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Topic: "MSPnet Academy: Using the WeCollabrify Suite of Productivity Apps"

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MSPnet Academy Discussion
October 20th - November 6th, 2015

Presenters: Elliot Soloway, Arthur F. Thurnau Professor, University of Michigan, Ann Arbor, MI and Cathie Norris, Regents Professor, University of North Texas, Denton, TX

Using the WeCollabrify Suite of Productivity Apps to Enable Synchronous Collaboration and Support Social Learning

Intergalactic Mobile Learning Center:

Towards supporting social learning (learning from and with others) -- and towards supporting the development and use of the key 21st skill of collaborating and working productively and enjoyably with others, we -- the digital cobblers in the Intergalactic Mobile Learning Center -- have developed the WeCollabrify Suite of "collabrified" apps -- apps that enable two or more students, each student working on his/her own computational device, co-located or NOT co-located, to co-create or co-edit a text document (using WeCompose), a concept map (using WeMap), a KWL chart (using WeKWL), or a drawing or animation (using WeSKetch). Key is that the students can be talking full-tilt as they engage in synchronous collaboration, as they co-create or co-edit their artifact. In our webinar, then, we will demonstrate how the WeCollabrify Suite of Productivity Apps can be used by teachers and students to engage in synchronous collaboration and social learning.

(a) Expected audience: The tutorial is directed at classroom teachers from grades 1-8.
(b) Tentative list of activities: We will have two curricular lessons, one from English (aligned with CCSS) and one from school science (aligned with NGSS) as the core examples in the webinar. We will show how each of the collabrified tools can be used in those lessons.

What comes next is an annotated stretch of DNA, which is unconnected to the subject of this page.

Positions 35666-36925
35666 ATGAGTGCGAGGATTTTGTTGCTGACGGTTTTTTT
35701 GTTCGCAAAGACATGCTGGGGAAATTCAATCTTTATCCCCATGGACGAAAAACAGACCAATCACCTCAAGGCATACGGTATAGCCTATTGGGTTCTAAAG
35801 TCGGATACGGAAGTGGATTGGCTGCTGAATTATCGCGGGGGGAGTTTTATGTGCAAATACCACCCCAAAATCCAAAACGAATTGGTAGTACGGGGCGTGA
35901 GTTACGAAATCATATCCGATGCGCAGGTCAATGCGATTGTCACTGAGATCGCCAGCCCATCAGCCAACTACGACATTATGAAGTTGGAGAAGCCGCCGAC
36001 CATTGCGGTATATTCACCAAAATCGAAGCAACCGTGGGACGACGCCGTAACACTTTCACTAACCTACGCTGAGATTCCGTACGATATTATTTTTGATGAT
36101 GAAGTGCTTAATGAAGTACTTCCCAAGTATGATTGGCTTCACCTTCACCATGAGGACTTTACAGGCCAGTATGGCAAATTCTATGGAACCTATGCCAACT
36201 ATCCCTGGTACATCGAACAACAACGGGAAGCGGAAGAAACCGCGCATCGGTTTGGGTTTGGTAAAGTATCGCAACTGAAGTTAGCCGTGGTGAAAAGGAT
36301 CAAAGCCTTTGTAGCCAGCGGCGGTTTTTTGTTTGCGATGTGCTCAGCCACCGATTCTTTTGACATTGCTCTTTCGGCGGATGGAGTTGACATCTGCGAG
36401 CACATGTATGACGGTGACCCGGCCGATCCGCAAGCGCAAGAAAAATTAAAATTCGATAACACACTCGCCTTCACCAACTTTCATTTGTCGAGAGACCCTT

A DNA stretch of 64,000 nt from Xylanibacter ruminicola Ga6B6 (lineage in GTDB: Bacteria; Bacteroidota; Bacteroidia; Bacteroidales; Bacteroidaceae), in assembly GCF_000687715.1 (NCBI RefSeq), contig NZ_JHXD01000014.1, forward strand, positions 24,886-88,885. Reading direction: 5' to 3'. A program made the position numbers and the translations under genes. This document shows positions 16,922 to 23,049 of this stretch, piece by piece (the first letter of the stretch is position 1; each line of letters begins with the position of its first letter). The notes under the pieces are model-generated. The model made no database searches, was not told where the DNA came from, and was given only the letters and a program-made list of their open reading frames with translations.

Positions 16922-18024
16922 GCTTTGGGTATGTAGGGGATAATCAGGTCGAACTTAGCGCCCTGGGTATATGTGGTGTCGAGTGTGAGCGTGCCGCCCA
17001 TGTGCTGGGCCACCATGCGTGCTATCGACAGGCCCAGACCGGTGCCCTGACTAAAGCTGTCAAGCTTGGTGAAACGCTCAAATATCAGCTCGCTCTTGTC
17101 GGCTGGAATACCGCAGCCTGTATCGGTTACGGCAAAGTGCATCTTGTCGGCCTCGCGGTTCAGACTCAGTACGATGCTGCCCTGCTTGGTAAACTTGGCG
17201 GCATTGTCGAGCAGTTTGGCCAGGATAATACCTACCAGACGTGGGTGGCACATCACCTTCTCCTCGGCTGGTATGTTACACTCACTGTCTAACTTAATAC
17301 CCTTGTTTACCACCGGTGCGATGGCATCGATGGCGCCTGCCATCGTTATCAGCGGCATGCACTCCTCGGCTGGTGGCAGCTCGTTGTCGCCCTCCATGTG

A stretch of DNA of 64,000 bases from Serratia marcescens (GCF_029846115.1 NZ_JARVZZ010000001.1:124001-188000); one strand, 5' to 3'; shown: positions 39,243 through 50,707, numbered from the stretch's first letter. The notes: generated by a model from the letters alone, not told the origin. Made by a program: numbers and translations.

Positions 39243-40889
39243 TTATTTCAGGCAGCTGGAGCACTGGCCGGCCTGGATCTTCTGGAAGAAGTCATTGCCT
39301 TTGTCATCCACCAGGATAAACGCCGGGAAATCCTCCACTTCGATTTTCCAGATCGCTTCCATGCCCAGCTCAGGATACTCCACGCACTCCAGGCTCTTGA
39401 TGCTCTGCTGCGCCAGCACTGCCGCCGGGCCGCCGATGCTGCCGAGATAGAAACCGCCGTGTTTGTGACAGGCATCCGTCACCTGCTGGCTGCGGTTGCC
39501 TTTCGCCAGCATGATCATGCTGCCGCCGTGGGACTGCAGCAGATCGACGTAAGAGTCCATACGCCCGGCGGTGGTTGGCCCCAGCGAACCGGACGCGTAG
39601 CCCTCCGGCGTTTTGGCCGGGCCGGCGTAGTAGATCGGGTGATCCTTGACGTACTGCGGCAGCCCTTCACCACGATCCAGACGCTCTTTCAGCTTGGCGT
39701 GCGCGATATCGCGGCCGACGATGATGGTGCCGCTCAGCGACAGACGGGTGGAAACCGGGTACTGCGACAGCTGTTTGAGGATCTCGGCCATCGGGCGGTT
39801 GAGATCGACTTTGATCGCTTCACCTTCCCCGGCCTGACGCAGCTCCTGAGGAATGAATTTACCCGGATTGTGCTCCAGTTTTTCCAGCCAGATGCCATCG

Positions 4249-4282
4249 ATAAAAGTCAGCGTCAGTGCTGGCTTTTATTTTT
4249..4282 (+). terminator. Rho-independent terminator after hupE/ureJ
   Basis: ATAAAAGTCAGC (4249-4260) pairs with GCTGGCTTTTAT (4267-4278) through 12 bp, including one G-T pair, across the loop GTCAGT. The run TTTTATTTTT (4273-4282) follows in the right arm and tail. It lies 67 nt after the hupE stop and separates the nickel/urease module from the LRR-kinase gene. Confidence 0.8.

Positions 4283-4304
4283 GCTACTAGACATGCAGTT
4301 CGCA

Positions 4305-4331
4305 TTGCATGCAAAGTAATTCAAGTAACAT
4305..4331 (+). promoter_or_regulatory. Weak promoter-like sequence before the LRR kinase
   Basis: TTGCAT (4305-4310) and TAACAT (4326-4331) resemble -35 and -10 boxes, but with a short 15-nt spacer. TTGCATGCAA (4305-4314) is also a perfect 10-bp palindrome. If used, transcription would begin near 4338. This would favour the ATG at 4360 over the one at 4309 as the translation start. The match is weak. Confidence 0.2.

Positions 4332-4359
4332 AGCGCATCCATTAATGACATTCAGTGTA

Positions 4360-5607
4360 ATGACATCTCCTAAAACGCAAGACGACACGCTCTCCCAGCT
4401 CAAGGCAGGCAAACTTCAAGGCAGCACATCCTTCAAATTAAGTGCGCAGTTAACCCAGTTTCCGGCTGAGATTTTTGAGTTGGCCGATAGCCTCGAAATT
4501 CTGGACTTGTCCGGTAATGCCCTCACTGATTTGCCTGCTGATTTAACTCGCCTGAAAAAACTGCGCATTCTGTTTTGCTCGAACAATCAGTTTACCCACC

(c) Take-away: After viewing the webinar, (1) a teacher will be able to decide whether using the WeCollabrify apps in her/his classroom would be beneficial for her/his students. (2) And, a teacher will know where to find resources on how to use the WeCollabrify apps.

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This topic has 6 posts, showing all.

The REAL challenge with using the collabrified apps is the need for good curricula

posted by: Elliot Soloway on 10/22/2015 12:04 pm

The REAL challenge with using the collabrified apps is the need for good curricula... it is NOT obvious how to create a lesson where collaboration is at the core of the unit.... where, pairs of students, say, work together on a task. In the doing of that task, then, conversation will take place, problems/questions/differences of opinion will emerge - in the resolution of those problems/questions/differences of opinion will come REAL learning. But creating the tasks - the contexts that will insure that the "right" conversations take place.. WOW.. how does one go about doing that? We are looking for folks to help us in creating those curricula. Step 1: use the collabrified apps on SOME task, just to get going. Step 2. Reflect on what just happened! Comments are MOST welcome!!

post moderated on 10/22/2015

The "right" conversations

posted by: Dave Smith on 10/23/2015 7:58 am

The website has some helpful tools around creating effective science dialog in the classroom that might be useful in creating curricula around WeCollabrify apps.

Dave Smith, Da Vinci Science Center

VERY good suggestions...

posted by: Elliot Soloway on 11/5/2015 6:12 pm

"Great teaching can be learned" = this the first sentence on the suggested by Dave... What a powerful way to start!! and there are indeed guides to what a GOOD science conversation is... thank you for the pointer to a VERY interesting site!

TRY the free apps!!

posted by: Elliot Soloway on 10/22/2015 1:44 pm

Folks, if you want to try the free, collabrified apps -- WeCompose (writing), WeMap (concept mapping), WeKWL (KWL charting) WeSketch (drawing and animating), drop me an email and i will give you a personal walk through in about 15 minutes! About 500 students in grades 1-7 in Michigan and California are using the apps now.

All the apps are device-agnostic - they will run in a browser on any device!! The apps are perfect for BYOD classrooms

the apps are at:
my email is:

Drop me a note and we will schedule a time to chat.


posted by: Larry Suter on 10/23/2015 11:06 am

Elliott, talk to some sociologists. Group behavior is pretty well understood. Elizabeth Cohen at Stanford performed some very interesting studies in which students where assigned specific roles in a discussion. Talk to some of her colleagues. Actually, there are some good people in sociology in Ann Arbor too!

A friend from the past!!

posted by: Elliot Soloway on 11/5/2015 6:30 pm

Hey Larry!! VERY nice to hear from you! I will indeed look into the social folks... thank you!